Monday, January 15, 2018

Jennifer Fronc's "Monitoring the Movies," the movie

Featured at My Book, The Movie: Monitoring the Movies: The Fight over Film Censorship in Early Twentieth-Century Urban America by Jennifer Fronc.

The entry begins:
Monitoring the Movies: The Fight over Film Censorship in Early Twentieth Century Urban America doesn’t sound like it would make the most exciting movie. But after sitting with the idea for while, I am now convinced that it could work—given a huge budget and the directorial talents of Oliver Stone. Monitoring the Movies would be a period political drama, set in the early 1920s, and the main characters would be the women hired to travel the southern United States, speaking to audiences about the danger that government censorship of motion pictures posed to democracy.

In 1915, the U.S. Supreme Court upheld an Ohio censorship law; because motion pictures were not considered part of the nation’s press, they were not entitled to First Amendment protections. Following that decision, dozens of state legislatures introduced motion picture censorship legislation, which was largely supported by women, who had recently won the right to vote. In response, a group of activists and organizers in New York City—the National Board of Review of Motion Pictures—set out to fight censorship of movies. W.D. McGuire headed the National Board, and he was passionate about “free speech for the movies.” Liam Neeson will star as McGuire, who was often impatient with the people he was trying to win over. For example, he once asked an audience, “Are we going to say to D.W. Griffith because little Mrs. Smith hasn’t any brains and doesn’t know how to bring up her children, you must present only fairy tales?” Thus, the National Board hired women to speak to audiences of women’s clubs, religious leaders, and local Chambers of Commerce about the wisdom of local, voluntary motion picture regulation. Mary Mason Speed was one of those organizers. She was...[read on]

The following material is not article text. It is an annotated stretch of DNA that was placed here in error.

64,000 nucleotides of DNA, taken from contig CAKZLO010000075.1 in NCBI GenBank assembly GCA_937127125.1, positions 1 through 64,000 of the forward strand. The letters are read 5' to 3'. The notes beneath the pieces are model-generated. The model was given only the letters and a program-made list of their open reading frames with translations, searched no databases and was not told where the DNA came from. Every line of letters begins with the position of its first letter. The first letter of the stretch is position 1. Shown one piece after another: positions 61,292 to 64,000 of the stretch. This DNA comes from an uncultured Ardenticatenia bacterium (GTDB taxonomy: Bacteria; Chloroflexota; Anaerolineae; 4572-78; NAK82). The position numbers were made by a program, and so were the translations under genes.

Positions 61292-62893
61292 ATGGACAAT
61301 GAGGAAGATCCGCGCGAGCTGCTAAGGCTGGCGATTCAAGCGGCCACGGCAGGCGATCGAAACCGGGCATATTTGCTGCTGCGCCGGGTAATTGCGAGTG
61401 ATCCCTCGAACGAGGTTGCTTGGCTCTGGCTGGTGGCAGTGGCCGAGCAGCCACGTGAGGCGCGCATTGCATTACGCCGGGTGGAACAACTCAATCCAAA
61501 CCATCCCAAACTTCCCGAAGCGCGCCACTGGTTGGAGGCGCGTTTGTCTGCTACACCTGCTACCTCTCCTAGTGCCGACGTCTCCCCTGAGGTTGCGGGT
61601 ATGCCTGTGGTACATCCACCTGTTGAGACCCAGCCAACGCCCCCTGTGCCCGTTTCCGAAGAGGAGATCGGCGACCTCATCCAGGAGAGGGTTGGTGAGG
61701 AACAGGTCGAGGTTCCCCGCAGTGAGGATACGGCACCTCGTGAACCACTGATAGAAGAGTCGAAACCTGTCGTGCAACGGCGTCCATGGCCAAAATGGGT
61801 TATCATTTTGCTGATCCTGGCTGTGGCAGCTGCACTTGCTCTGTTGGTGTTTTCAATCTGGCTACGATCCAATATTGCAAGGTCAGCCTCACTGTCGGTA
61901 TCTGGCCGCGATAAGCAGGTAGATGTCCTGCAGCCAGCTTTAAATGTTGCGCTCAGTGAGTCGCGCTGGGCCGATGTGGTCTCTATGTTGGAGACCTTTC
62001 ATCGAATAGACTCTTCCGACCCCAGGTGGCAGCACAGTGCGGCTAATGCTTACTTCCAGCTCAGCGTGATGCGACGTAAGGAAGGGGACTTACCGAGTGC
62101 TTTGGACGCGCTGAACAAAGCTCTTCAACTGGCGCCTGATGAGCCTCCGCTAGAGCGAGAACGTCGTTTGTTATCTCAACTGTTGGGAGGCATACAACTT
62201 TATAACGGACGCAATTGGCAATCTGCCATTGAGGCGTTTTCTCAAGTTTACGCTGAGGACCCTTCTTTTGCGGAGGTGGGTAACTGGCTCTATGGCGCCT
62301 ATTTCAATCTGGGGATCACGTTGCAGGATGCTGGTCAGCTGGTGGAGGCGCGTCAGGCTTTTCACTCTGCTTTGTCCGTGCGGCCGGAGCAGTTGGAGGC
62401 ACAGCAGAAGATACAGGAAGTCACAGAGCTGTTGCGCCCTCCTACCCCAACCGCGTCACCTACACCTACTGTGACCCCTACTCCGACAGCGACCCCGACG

Learn more about Monitoring the Movies.

My Book, The Movie: Monitoring the Movies.

--Marshal Zeringue